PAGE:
Date of Award


Document Type


Degree Name

Master of Arts


Theological Seminary


Religion, MA

First Advisor

Laurenţiu F. Moţ

Second Advisor

Zoltán Szallós-Farkas



A central issue in the covenant theology is the change in the law between the OT and the NT. Interpretations vary between the widely spread belief that the entire law has been abolished, up to the belief that the Jewish festivals should still be an obligation for each follower of Christ. The result of investigations regarding the changes in the law depends mainly on underlying presuppositions and different hermeneutical approaches.


This study is based on three basic principles: (a) the acceptance of Christ as the Lawgiver and central Teacher of the law in the OT and the NT; (b) the belief in the inner harmony of the Bible; and (c) the Bible explains itself, moving from simple to complex. These principles are systematically applied on the Biblical books in regard to their approximate time in history. In doing so, the main chapter is divided into three sections. The first section investigates the fulfillment of the law: beginning with Christ’s utterances, followed by His disciples’ approach and finally, by James’s interpretation. The principles drawn from this section form the foundation for the following sections. The second section carefully examines Paul’s understanding of the fulfillment of the law. The third section deals with the fulfillment in Hebrews, which includes a brief connection between the principles of fulfillment and the covenant theology. The most noteworthy scholarly approaches will partially be discussed in the footnotes when fundamental issues in critical passages are addressed.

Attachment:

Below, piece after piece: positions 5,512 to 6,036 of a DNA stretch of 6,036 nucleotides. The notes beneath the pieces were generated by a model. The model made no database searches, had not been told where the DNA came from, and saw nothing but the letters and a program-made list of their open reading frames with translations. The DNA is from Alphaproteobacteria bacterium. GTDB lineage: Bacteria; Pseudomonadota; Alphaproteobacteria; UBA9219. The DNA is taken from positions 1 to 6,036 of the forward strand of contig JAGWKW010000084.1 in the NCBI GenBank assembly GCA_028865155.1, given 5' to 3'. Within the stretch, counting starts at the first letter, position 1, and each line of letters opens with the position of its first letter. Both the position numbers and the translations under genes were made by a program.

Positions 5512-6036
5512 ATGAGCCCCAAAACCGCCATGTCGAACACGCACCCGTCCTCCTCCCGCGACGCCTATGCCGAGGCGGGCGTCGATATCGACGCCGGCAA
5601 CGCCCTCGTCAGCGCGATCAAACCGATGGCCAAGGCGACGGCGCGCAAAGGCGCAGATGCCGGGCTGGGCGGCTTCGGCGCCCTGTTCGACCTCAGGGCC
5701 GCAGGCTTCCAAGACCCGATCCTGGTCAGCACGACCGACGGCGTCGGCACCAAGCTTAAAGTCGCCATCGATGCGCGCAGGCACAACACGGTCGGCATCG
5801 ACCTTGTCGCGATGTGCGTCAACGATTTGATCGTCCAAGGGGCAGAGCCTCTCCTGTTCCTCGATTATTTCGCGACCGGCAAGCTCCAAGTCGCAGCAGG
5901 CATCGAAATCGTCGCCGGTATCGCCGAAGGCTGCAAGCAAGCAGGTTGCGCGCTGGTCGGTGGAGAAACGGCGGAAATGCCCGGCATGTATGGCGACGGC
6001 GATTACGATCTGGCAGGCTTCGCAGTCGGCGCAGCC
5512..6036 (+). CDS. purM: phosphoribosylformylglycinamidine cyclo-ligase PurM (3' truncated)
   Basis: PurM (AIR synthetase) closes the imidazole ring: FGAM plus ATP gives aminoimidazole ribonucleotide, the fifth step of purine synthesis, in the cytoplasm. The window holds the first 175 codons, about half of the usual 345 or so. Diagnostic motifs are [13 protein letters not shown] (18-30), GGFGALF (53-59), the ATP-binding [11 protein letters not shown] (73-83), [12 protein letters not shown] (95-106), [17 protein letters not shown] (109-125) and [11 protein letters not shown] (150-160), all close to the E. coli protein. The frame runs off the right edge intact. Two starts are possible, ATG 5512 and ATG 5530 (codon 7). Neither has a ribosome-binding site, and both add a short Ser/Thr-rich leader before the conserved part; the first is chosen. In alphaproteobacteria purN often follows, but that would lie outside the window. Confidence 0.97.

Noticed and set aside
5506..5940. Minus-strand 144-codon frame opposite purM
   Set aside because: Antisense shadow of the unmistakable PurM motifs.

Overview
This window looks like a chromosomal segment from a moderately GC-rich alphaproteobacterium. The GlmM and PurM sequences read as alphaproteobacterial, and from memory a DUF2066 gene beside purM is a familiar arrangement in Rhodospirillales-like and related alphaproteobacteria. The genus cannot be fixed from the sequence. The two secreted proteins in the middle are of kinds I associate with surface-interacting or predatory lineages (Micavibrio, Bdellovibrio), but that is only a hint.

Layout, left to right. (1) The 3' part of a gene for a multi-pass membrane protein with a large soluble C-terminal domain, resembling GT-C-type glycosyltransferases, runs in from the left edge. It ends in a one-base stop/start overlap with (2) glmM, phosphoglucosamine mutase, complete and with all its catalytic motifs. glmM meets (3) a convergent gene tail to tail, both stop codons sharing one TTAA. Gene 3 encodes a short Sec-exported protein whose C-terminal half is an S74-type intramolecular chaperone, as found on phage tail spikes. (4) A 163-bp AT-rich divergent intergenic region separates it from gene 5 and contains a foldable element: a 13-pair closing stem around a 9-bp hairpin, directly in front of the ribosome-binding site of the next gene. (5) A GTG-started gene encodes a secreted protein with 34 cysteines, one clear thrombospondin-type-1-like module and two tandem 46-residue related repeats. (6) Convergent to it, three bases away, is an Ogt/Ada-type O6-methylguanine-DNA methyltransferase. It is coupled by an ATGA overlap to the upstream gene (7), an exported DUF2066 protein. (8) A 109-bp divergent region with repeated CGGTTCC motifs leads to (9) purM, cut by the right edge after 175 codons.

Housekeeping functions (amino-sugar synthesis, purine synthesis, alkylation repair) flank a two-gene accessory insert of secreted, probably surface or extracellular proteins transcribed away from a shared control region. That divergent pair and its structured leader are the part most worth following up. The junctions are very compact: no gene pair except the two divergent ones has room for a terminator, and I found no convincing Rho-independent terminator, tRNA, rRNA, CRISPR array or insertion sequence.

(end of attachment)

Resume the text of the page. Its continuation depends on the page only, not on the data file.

Since the ascension of Christ, the fulfillment of law has been discussed. While the apostles’ counsel gained unity in their understanding, the latter church failed to do so. The variety of approaches increased with a growing number of presuppositions and hermeneutical approaches. This study indicates that a major reason for many contradictions is the neglect of the Sola Scriptura principles of inner harmony and interpretation while the consequent application of such reveals a harmonious NT teaching of the law’s fulfillment.


This study excavated the three basic principles of the law’s fulfillment in the NT: First, the Bible differentiates the eternal law of God from the temporal, Mosaic law. Second, fulfillment is not equal to removal, but an increase of the prior standards. Third, fulfillment encloses a shift from earthly to heavenly, from literal to spiritual.

Subject Area

Jewish law; Law and gospel; Law (Theology)